Twitter’s strategy: a ‘systems thinking’ analysis

Twitter’s future has received a lot of press in recent times. From its convoluted ‘strategy statement’ released late last year to acquisition rumours ,with Google as an acquirer, this year. What is going on with this social media platform which currently has over 288M monthly active users, 500M tweets per day and a market cap of +$30bn? The answer may lie in an analysis of the system Twitter inhabits and the changing influence it has this system.

The history of Twitter is similar to other social/search sites like Facebook and Google in that it was built for web but has matured into a mobile product making use of contextual and ‘real time’ functions like geo-location, messaging and ‘Live Events’. But it’s move into mobile wasn’t on its own. In fact, many 3rd-party developer apps (e.g. Twitteriffic, Tweetdeck, Tweetbot, Tweetie) set up as mobile Twitter clients shortly after the iPhone launch bringing the web experience to mobile and pioneering functionality that Twitter would later use on its own mobile platform. It is worth analysing this point – the interplay between 3rd party apps, mobile and Twitter – using a ‘systems thinking’ approach to shed light on what could be the future strategic direction of Twitter and potentially other social media properties.

What is ‘systems thinking’?

Simply put – it is the understanding of how things (objects, animals, businesses etc.), as parts of a system, influence one another within a whole. A good example is understanding an eco-system like a rainforest by analysing the plants, birds, bugs, weather etc. in the forest and how they influence each other. In business, it is akin to understanding the value chain, the actors in it and the influence they have on one another as they aspire to create value. For Twitter, the core ‘parts of the system’ (social media advertising) are businesses and consumers, social media platforms, 3rd party developers, advertisers and content 

The Twitter system: Once open – now closed

As outlined above, Twitter’s move to mobile was on the back of creations by 3rd-party developers. Since then however, the pressure to monetise and create shareholder value (post IPO) from its platform has led to a strategy of closing out parts of the system. There are 4 events that show this:

  1. In 2010 Twitter launched promoted tweets on its platform as a way to monetise. This is not dissimilar to other social media profit models that use advertising in the main social feed to attract users to products.
  2. To succeed in advertising it restricted 3rd- party apps (the same ones that had led it to mobile) to 100k user tokens which limited their ability grow and to control Twitter content in their apps, thus growing the propriety properties.
  3. Acquisition of MoPub in 2013 which is a hosted ad-serving business for mobile publishes. Its functionality allows app developers to serve up targeted advertising across mobile applications.
  4. Cutting off Meerkat: During SXSW last month, Meerkat a ‘one to many’ streaming video application launched which used Twitter APIs to promote live streams to your Twitter followers. Twitter had recently acquire Periscope (a similar offering to Meerkat) – justifiable in that sense but another sign to 3rd-party apps that Twitter wants to protect its 3rd-party platform – keeping engagement (and revenue) local.

These events are logical given the pressure to monetise but it is possible to think of an alternate outcome for this system – one that is more open to other parts and for which Twitter could potentially generate significant longer term value.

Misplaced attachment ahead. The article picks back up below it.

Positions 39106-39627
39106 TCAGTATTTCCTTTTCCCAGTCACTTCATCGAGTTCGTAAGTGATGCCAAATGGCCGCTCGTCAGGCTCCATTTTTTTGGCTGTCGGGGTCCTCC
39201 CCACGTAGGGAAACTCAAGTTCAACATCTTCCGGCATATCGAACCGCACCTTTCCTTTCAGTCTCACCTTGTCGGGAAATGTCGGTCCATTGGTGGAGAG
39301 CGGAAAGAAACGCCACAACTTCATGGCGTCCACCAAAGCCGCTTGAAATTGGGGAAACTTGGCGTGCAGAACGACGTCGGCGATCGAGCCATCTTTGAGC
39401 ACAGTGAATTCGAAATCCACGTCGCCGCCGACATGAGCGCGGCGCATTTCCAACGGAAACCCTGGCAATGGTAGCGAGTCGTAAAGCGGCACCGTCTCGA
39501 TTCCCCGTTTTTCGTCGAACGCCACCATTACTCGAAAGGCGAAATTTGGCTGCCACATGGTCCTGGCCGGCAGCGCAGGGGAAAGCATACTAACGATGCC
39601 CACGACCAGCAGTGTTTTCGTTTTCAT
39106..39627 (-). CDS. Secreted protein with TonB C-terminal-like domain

An alternate Twitter system: Once closed – now open

Twitter like other social media platforms has a privileged asset – a unique understanding about its users’ identity (e.g. @petecorbett). It knows what users like and what their interests are by analysing who they follow and what they tweet about and this is powerful (Facebook only knows ‘who you are and who you know’ and Google knows ‘what you are searching for and when’). 

Therefore, the thing that makes Twitter the company valuable in its system is not the features on the Twitter platform, the app or anything to do with the digital product (e.g. the 140 characters, #, @usernames) – rather, it is the knowledge of its user base. More specifically, it is the Twitter identities and the understanding that can be gleaned from how those identities are used and how they interact that matters.

With this understanding (Twitter’s value is its users’ ‘interest graph’ and not the functionality and ability to monetise on its platform) it could play to win with a much more open approach to its system:

  1. Make the Twitter Identity central: The choice to increase advertising on the Twitter timeline should be replaced by ensuring as many people as possible have and use a Twitter identity (on the Twitter app or on 3rd party-apps).
  2. Open the identities up to 3rd parties to get people to build out their Twitter identity: 3rd-parties should build all kinds of apps that have a need to connect people with common interests, publishers would be an obvious candidate and maybe even an app that streams live video or allows people to share podcasts, live music – just about anything to get more people using the Twitter identity and building their interests related to their profile.
  3. Serve up advertising on 3rd-party platforms: Utilising Twitter’s MoPub business, serve up advertising off the Twitter platform, thus making Twitter ‘cleaner’ and increasing scope and scale for new types of monetisation.

An approach like this is analgous to other platforms like Uber and Airbnb. Twitter could, if it chooses a different strategy in its system, be the world’s largest social media advertiser…with no advertising on its platform.


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